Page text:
It was late September 2008. I was in Provence with my husband and some extended family, enjoying my sabbatical in our perfect little rented house. But things weren't all that tranquil. The market was tumbling, and one of the family members who had joined us was in a state of panic. Though she was still several years from retirement, she was convinced that she wanted to sell all of her stock holdings. The news about the markets and the state of the global economy seemed to be going from bad to worse by the moment.
Finally my husband broke through. "Are you getting ready to retire? Will you need your money soon?" No and no, she answered. "Then stop worrying and enjoy your vacation!" And amazingly, that seemed to break the spell. We snapped off the TV, with its dire news about the market's drop, and our relative ignored the market and stood pat with her portfolio.
That sounds like a success story, and it was. But I wouldn't necessarily give that same family member the same advice today, in the wake of the market's swoon in 2018's fourth quarter. No, I don't have any insight into whether the current market volatility will be a short-term blip or the beginning of something really bad. But I do know something about my relative: Now she is ready to retire and will be drawing upon her portfolio for living expenses. That means that the approach that made sense for her 10 years ago--don't sell any stocks!--may in fact be ill-advised today. If she hasn't taken steps to reduce her equity exposure in the interim, cutting the stake now in favor of safer investments could, in fact, be precisely the right course of action.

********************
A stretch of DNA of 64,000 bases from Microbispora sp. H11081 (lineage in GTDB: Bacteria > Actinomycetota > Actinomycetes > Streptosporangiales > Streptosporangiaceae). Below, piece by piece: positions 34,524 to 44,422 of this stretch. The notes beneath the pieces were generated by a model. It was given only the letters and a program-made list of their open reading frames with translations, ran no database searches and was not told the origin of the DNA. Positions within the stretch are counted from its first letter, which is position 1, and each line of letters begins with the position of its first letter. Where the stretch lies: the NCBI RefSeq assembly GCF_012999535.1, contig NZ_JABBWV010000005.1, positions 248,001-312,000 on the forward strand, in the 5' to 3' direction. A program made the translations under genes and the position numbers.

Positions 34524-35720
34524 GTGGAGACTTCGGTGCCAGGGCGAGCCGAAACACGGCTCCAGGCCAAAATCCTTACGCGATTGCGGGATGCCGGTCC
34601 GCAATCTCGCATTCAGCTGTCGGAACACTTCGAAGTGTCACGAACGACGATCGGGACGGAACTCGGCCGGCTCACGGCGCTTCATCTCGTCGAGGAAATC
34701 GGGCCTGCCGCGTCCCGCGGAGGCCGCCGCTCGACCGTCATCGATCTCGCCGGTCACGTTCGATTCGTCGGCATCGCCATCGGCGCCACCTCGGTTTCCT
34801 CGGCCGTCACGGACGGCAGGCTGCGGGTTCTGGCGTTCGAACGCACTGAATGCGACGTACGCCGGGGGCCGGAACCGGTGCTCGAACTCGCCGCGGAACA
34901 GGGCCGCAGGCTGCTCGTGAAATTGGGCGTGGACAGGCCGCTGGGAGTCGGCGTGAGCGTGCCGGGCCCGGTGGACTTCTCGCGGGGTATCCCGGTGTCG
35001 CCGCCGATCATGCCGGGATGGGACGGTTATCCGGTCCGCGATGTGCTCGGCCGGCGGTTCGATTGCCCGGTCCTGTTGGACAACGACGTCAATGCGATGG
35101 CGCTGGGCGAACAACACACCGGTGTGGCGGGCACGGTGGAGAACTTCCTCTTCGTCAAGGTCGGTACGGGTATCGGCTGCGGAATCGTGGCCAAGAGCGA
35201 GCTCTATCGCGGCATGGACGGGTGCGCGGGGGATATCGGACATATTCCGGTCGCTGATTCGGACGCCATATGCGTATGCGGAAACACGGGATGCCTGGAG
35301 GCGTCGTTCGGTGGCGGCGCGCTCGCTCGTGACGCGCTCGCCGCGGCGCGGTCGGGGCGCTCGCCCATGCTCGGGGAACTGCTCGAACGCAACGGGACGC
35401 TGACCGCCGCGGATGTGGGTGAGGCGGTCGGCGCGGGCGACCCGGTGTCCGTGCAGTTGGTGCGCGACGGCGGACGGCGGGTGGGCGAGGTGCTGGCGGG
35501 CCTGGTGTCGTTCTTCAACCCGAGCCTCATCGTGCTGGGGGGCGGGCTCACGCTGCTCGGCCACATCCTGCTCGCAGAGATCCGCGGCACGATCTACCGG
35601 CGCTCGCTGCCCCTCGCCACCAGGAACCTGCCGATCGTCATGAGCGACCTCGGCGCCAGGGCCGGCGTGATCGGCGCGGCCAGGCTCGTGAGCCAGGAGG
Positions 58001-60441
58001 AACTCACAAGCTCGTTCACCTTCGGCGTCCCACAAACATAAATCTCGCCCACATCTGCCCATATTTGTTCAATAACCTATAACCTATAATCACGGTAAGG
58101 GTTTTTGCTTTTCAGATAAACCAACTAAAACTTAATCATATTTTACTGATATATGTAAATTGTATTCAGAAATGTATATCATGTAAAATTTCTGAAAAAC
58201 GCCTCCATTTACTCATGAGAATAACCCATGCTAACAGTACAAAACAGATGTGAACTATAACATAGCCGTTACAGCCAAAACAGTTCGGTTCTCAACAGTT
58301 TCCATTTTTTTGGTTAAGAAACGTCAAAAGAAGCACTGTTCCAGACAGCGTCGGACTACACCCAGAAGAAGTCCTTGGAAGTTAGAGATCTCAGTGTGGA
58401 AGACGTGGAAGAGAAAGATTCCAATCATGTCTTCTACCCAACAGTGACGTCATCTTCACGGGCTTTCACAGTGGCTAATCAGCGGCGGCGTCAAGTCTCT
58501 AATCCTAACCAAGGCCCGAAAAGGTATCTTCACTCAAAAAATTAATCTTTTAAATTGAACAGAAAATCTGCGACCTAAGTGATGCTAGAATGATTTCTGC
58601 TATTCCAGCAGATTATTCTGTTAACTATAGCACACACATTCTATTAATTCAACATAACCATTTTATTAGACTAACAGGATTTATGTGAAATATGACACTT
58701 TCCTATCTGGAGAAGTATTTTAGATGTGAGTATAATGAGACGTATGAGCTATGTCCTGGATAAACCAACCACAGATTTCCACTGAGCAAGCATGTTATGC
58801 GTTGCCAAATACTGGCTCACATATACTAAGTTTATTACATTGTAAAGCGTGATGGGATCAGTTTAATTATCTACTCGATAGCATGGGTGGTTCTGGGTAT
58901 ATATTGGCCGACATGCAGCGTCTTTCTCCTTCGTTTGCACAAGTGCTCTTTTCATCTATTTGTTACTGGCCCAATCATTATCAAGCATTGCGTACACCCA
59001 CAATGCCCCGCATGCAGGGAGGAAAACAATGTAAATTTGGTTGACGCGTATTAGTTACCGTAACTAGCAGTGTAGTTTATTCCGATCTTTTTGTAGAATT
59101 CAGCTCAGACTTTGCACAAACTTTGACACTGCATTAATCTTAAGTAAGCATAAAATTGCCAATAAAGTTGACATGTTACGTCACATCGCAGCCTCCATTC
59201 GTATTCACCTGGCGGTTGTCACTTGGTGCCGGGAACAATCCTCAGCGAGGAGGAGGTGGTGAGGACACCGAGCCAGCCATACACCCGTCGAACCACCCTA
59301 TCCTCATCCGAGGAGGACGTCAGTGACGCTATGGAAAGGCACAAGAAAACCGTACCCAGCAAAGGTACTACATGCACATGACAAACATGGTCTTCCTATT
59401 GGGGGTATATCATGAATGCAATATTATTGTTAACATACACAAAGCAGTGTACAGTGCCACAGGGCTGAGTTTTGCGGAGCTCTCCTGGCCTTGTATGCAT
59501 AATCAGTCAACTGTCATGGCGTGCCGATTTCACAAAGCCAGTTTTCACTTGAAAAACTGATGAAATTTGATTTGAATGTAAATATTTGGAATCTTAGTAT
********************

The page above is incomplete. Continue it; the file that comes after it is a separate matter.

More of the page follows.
Selling into a Downturn Isn't Always a Bad Idea
The fact that investors can vary so much in their spending horizons is the key reason why I often cringe when I hear one-size-fits-all recommendations during volatile markets. Even as well-meaning market observers exhort everyone to "stay the course," not everyone should, actually. People getting close to retirement or those who are already retired are courting serious risks by standing pat with too-aggressive portfolios.
For one thing, even hands-off portfolios have a way of becoming more aggressive over time. Take, for example, a portfolio that was 60% S&P 500/40% Bloomberg Barclays Aggregate Index 10 years ago. Even if an investor hadn't been shoveling money into strong-performing stocks over the ensuing decade, that portfolio would be 81% equity today. An 80% equity/20% bond portfolio would be 92% stock/8% bond today.
That ever-more aggressive positioning isn't a problem for people who still have many years until retirement. In fact, it's desirable, provided the investor knows herself to not become unduly rattled (and therefore at risk of panic-selling) amid declines. While it's not a given that stocks will outperform safer asset classes over long time periods of time, market history suggests that's a reasonable bet. When you're young (and by that I mean under 50), not taking full advantage of the historical outperformance of riskier asset classes is a bigger risk than being too conservative.